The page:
Updated March 10, 2020 - 7:13 pm
Sometimes you find the best basketball stories at the end of the bench.
In the case of the Gonzaga men’s basketball team, you don’t find that story there, for that spot usually is occupied by a priest. Rather it’s Will Graves, the player who usually sits next to the priest, who occupies that figurative seat.
A 6-foot-5-inch sophomore, Graves wears No. 35 for the Zags, although his jersey number usually is obscured by a warmup jacket. He appeared in 12 of Gonzaga’s 31 regular-season games, in which he made 4 of 8 from the field, including 4 of 7 from 3-point distance.
Graves’ scoring average is exactly 1 point.
The media guide says he is from Eugene, Oregon, attended South Eugene High School and averaged 6.6 points at Lane Community College in Eugene.
But his heart never left Spokane, Washington, the Gonzaga campus and “The Kennel,” Gonzaga’s basketball arena formally known as the McCarthey Athletic Center, where Graves all but dribbled his childhood away.
That’s the other part of his story. His father, Kelly, was Gonzaga’s women’s basketball coach for 14 seasons. Now Kelly Graves is the women’s coach at Oregon, which defeated Stanford 89-56 in the Pac-12 tournament championship game Sunday at Mandalay Bay Events Center and is ranked No. 2 in the nation after playing in last season’s Final Four.
“Growing up in Spokane, I always wanted to be a Zag,” Will Graves said after Gonzaga held off a spirited challenge from San Francisco in Monday’s West Coast Conference tournament semifinals at Orleans Arena. “Fulfilling my dream has been awesome. I love my teammates, love my coaches, love the fans.”
For a kid who grew up idolizing former Gonzaga stars such as Gary Bell, Kevin Pangos and Kelly Olynyk, who now plays for the Miami Heat, the end of the bench isn’t a death sentence. It’s utopia.
“All-around, it’s just a great place to be,” Graves said. “Every day just being with the guys and being in the program, it’s just really special.”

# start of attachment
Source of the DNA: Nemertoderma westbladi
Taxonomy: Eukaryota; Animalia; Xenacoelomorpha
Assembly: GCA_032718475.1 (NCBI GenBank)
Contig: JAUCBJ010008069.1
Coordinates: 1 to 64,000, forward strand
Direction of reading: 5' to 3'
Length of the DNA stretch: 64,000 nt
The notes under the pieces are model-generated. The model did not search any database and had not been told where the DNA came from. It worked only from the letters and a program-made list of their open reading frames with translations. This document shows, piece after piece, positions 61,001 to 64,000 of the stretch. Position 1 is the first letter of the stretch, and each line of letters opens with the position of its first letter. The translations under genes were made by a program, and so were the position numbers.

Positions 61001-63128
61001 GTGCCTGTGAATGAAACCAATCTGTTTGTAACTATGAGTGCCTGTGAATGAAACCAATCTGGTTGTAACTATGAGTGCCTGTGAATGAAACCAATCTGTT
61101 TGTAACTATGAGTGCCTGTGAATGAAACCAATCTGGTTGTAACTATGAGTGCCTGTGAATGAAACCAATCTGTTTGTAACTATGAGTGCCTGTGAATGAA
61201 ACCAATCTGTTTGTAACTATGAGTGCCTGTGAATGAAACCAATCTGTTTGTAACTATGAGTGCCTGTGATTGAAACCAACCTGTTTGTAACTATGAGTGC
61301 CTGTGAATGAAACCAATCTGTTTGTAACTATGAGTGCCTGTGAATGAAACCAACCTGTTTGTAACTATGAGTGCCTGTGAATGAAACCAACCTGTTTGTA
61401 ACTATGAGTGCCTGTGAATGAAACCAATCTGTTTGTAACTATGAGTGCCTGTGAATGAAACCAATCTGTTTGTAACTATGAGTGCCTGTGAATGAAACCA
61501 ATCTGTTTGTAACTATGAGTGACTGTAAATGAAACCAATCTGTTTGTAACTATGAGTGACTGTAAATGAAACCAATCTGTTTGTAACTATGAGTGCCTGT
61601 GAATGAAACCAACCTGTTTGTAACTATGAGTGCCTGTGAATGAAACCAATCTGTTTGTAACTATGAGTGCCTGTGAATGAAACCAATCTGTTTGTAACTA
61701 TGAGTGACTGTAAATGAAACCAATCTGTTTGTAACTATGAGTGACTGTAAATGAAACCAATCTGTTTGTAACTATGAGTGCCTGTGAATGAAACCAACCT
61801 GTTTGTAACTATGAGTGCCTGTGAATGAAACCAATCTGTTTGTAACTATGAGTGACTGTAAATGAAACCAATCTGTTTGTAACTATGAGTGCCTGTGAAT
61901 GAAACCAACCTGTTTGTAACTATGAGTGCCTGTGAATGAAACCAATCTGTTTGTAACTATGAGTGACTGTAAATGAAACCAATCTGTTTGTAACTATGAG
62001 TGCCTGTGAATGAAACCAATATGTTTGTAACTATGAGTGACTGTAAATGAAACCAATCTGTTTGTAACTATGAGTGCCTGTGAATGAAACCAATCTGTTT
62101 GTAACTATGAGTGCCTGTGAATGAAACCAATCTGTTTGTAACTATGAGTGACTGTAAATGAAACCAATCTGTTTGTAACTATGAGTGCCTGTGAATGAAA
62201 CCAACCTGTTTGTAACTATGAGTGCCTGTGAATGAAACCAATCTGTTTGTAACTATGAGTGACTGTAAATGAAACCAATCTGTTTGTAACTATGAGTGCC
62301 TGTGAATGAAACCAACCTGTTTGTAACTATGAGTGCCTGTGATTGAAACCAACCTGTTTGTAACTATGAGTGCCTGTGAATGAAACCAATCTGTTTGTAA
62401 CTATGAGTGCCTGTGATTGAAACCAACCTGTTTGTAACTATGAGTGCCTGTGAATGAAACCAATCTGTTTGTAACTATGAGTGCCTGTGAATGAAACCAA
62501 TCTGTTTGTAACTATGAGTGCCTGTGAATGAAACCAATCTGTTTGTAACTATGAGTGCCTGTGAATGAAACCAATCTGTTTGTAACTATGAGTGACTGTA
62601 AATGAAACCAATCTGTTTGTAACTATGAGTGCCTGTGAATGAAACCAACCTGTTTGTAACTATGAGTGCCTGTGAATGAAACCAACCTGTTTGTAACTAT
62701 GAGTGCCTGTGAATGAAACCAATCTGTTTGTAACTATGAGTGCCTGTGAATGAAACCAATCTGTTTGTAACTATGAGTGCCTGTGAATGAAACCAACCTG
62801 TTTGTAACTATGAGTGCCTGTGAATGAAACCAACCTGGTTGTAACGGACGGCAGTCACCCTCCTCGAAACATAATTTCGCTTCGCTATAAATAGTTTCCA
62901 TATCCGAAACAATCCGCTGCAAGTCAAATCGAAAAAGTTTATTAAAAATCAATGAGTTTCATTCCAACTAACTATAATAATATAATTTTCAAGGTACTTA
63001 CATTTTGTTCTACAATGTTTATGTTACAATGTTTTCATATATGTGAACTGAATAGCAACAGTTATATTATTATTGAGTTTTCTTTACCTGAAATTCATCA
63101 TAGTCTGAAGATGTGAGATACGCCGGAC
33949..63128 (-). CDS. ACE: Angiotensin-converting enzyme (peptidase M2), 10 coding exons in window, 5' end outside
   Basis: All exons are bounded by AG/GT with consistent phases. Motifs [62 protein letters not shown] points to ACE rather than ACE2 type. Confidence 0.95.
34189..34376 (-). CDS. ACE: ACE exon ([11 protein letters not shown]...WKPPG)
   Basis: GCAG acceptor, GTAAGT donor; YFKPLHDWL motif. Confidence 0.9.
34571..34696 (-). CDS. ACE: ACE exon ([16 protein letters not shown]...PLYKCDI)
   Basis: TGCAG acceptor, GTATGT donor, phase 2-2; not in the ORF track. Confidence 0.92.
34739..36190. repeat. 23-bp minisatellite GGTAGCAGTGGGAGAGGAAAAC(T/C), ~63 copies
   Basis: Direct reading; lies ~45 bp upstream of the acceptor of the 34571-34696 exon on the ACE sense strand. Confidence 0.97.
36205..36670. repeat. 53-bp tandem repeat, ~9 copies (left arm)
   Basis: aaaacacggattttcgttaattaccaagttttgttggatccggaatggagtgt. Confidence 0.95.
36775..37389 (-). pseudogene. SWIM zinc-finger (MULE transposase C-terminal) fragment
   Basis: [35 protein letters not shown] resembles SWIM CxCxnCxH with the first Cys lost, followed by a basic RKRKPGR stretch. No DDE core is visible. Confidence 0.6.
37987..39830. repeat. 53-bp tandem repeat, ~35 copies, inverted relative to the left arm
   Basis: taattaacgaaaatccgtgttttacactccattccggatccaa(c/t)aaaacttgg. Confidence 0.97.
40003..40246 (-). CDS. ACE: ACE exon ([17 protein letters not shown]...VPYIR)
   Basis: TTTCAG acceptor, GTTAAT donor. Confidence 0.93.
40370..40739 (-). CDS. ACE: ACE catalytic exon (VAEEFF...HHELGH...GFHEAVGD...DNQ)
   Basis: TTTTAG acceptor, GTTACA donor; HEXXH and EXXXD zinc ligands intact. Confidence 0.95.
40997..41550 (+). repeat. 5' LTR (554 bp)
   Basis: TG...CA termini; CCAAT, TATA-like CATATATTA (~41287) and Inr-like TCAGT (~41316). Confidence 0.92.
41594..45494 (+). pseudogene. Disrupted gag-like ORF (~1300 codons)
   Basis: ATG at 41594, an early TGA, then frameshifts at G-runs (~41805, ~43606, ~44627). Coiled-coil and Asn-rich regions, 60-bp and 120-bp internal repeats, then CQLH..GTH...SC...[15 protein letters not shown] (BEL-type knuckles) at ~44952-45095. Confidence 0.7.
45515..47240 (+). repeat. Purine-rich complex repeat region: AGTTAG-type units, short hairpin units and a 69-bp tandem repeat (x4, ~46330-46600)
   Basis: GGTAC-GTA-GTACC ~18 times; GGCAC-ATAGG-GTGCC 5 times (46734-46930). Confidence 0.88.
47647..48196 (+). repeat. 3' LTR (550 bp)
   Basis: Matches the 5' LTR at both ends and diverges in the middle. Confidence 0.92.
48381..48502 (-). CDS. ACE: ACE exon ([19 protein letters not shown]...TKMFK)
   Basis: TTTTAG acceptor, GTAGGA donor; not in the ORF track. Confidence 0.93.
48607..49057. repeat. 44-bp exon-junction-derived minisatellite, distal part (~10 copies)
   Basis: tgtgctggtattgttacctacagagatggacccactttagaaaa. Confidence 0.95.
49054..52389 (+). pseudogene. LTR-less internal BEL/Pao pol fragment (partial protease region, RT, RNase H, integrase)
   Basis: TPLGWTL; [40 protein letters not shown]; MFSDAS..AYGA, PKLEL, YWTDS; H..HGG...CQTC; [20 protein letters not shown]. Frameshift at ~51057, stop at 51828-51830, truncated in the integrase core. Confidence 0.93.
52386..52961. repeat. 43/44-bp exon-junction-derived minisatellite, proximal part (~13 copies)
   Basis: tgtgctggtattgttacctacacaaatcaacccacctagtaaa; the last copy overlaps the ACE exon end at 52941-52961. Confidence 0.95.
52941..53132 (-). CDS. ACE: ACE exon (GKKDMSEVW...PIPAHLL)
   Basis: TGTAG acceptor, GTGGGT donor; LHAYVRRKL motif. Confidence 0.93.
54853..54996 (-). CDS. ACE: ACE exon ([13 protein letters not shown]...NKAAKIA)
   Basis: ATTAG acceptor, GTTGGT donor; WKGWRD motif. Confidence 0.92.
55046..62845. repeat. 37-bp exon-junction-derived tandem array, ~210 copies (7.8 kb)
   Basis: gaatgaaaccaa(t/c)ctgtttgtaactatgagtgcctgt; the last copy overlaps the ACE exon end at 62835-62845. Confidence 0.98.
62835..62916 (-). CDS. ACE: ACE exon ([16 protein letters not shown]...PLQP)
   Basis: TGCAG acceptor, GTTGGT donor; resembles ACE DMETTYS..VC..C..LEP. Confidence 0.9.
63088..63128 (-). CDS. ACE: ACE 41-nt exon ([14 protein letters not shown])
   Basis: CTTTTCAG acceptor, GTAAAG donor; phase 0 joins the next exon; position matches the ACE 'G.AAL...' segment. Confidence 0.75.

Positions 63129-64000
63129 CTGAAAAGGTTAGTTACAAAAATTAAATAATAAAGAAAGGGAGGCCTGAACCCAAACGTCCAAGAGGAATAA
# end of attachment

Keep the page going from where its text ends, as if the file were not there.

He knows were it not for his dad’s relationship with Gonzaga coach Mark Few, he probably wouldn’t be where he is today. Now father and son are getting to experience March Madness together in Las Vegas.
“Obviously we played really well, and we’re excited to win the championship,” Kelly Graves said Tuesday about cutting down the nets with his Oregon squad. He waved to the court where Will and the Zags were warming up to play Saint Mary’s in the WCC title game.
“But it’s more important as a parent to be here. This is the one I’m really nervous about.”
Will Graves said it has been crazy how the stars have lined up with his and his dad’s seasons and brought them together in Las Vegas this week.
“Every day I’ll wake up, and something will happen with my team, or something will happen with his team like (him being named) coach of the year,” Will Graves said. “It’s been a wild time, especially in March.”
Respect The Stick
Remember the scene in “Hoosiers” in which Gene Hackman, as coach Norman Dale, brings a tape measure to the Indiana state championship game to show his Hickory High Huskers that the rim in the big barn is exactly 10 feet from the floor, just like in their little basketball barn back home?
Well, technology has improved since 1952. The distance from the floor to the rim at Orleans Arena is now measured scientifically.
With a device called the Hoop Stick.
Arena director Rex Berman took an inquisitor into the bowels of The Orleans, where the Hoop Stick is attached to a pillar behind Plexiglas hockey boards. It is protected by a sign that suggests it should not be tampered with, and that those who do will be prosecuted to the fullest extent of the law.
Or something like that.
“Not only do we measure, but we bring in a company to test the flexibility of the rim,” Berman said, perhaps revealing one of the subplots of a “Hoosiers” sequel.
During Monday’s WCC semifinals, Review-Journal photographer Chase Stevens snapped a photo of a Gonzaga basketball fan slamming down two power forward-sized bottles of Bud Light at the same time.
But you didn’t have to be from out of town, thirsty and have a mouth wider than the three-second lane to be enjoying the WCC tournament.
Jeff Motley, vice president of public relations at Las Vegas Motor Speedway, served as moderator of the postgame news conferences. Las Vegas Aviators media director Jim Gemma handed out statistics to the ESPN broadcast crew and made sure Dick Vitale had a throat lozenge, if needed. Marc Ratner, a UFC executive and former Nevada State Athletic Commission executive director, operated the shot clock.
“They wanted an old-timer on an old timer, and they got one,” Ratner said.